Deep frying at home can result in some truly delicious (albeit not that healthy!) meals. Nothing compares to friend chicken and French fries when it comes to crunchiness and tenderness. Before buying a deep fryer, however, many people wonder whether it’s safe to use.
Several factors determine the safety of a deep fryer and the quality of the appliance is one of the most important features. Investing in a product that’s a bit more expensive and well made will pay off in terms of safety and longevity.
There are several other things you can do to make deep frying safe. Here are some of the best suggestions.
Choose the Right Oil
What’s one of the most important things you’ll have to purchase for safe and easy deep frying? That’s right, you need to buy the right oil. There are dozens of options and some of them are a lot better than others.
The oil’s smoke point is the first and the most important feature to examine before making a purchase. The smoke point is the temperature at which the oil will begin to smoke and eventually burn. The higher the smoke point is, the safer the deep frying is going to be.
Some of the oil varieties characterized by a high smoke point include sunflower, rapeseed and vegetable oil. Olive oil is a very bad idea because it has a very low smoke point of about 350 degrees Fahrenheit (150 degrees Celsius).
Shortening and lard are also great picks because they have a high smoke point and they’ll result in really crispy treats.
One final thing to remember is that the deep fryer should be filled with oil to approximately the one third mark. If the oil is smoking or if you feel a burnt scent in the air, replace from placing food in the fryer. Replace the oil when it cools down and start from scratch.
Use the Right Accessories
When buying a deep fryer, it’s imperative to choose a product that features all of the accessories essential for guaranteeing the safety of the process.
A deep fry thermometer, for example, is an essential for safe frying. It’s a good idea to keep an eye on the oil’s temperature. There are certain requirements based on recipe and the thermometer will also enable you to keep the oil at a temperature below the smoke point.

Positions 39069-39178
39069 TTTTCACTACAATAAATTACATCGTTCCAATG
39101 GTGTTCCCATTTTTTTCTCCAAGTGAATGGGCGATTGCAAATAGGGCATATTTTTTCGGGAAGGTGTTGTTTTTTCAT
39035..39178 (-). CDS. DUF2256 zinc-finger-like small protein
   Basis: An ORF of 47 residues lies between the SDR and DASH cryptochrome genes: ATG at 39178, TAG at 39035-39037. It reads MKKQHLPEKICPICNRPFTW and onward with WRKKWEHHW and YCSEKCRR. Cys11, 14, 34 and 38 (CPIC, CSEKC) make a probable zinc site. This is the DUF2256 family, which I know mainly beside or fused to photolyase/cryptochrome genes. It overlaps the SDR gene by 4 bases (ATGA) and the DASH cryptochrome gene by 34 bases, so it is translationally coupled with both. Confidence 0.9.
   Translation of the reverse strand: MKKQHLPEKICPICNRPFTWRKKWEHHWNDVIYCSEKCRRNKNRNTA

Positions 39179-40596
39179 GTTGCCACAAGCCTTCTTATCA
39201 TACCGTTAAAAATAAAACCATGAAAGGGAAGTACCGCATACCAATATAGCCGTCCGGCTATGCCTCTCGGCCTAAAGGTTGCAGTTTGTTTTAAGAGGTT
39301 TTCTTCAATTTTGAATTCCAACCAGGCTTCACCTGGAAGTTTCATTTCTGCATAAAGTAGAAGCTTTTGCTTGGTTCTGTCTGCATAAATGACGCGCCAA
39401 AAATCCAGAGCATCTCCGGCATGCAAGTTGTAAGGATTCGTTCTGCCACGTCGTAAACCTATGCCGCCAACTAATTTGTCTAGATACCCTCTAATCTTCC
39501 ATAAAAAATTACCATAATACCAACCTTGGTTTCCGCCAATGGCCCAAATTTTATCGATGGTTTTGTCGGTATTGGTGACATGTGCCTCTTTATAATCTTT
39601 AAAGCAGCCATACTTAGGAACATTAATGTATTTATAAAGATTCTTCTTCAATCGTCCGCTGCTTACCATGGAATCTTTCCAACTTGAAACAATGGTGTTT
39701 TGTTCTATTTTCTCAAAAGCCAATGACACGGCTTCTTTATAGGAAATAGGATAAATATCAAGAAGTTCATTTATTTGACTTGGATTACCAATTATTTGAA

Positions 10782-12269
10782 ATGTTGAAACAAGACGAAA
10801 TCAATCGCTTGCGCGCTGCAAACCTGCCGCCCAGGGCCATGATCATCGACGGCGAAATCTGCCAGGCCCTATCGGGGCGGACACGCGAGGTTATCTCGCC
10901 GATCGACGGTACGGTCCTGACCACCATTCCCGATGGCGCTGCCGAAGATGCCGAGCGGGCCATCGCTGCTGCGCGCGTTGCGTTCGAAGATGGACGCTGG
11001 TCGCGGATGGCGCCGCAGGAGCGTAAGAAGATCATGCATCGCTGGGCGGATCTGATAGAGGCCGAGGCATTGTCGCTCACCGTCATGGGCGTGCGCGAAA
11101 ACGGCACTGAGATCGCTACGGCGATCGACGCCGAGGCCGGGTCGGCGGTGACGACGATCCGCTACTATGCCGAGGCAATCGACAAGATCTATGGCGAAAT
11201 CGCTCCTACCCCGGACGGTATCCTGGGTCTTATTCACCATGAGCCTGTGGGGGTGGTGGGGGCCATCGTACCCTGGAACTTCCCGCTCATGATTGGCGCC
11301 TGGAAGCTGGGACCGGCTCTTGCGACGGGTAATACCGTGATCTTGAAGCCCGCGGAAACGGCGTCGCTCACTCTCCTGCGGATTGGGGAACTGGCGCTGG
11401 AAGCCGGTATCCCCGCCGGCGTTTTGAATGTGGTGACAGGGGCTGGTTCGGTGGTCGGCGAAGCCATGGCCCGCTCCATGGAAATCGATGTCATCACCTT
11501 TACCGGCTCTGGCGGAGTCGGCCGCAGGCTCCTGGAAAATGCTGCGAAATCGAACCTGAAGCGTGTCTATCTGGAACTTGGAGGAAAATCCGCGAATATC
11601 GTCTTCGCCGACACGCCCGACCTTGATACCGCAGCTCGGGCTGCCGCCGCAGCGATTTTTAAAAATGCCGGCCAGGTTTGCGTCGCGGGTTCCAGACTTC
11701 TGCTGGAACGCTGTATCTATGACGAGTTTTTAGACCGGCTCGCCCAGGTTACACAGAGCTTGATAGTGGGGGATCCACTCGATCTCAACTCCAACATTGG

Alternatively, you can use a wooden spoon to test the temperature. If the oil is hot enough, it will start bubbling around the spoon when you put its tip in the liquid. That tip is suitable for the occasional deep frying. If you’re serious about frying at home, you should certainly invest in a thermometer.
You may also want to look for a deep fryer that comes with tongs on top of the frying basket. These are required for your own safety and they reduce the risk of having hot oil splattering on your unprotected skin.
A Few Additional Safety Tips
You can do a few additional easy things to make sure that deep frying is a perfectly safe process:
- Make sure the food is dry before placing it in the fryer: what happens when water is added to hot oil? A dangerous mess. Water causes the oil to jump and it can contribute to a serious accident. Use paper towels to dry all of the ingredients you’ve just washed before placing them in the frying basket.
- Be careful when placing food in the oil: don’t just dump it all in the hot liquid. Add food gradually to the basket to prevent a potential overflowing. Dropping all of the food while standing above the pan is a big no-no and it can get you seriously injured. Be careful and take it slow.
- Always keep your eye on the fryer: it’s not a good idea to do something else in the kitchen while food is cooking in the deep fryer. Keep your eye on it at all times.
- Turn the heat off immediately after you’re done: don’t postpone the process. Also, refrain from moving the fryer or attempting to dump the oil before it has cooled down completely.
That’s it! Deep frying is far from dangerous, if you’re cautious and careful. Do a few test runs after buying the deep fryer to get the hang of it. Start with smaller quantities of food and once you master the basics, you can move on to something a bit more exciting.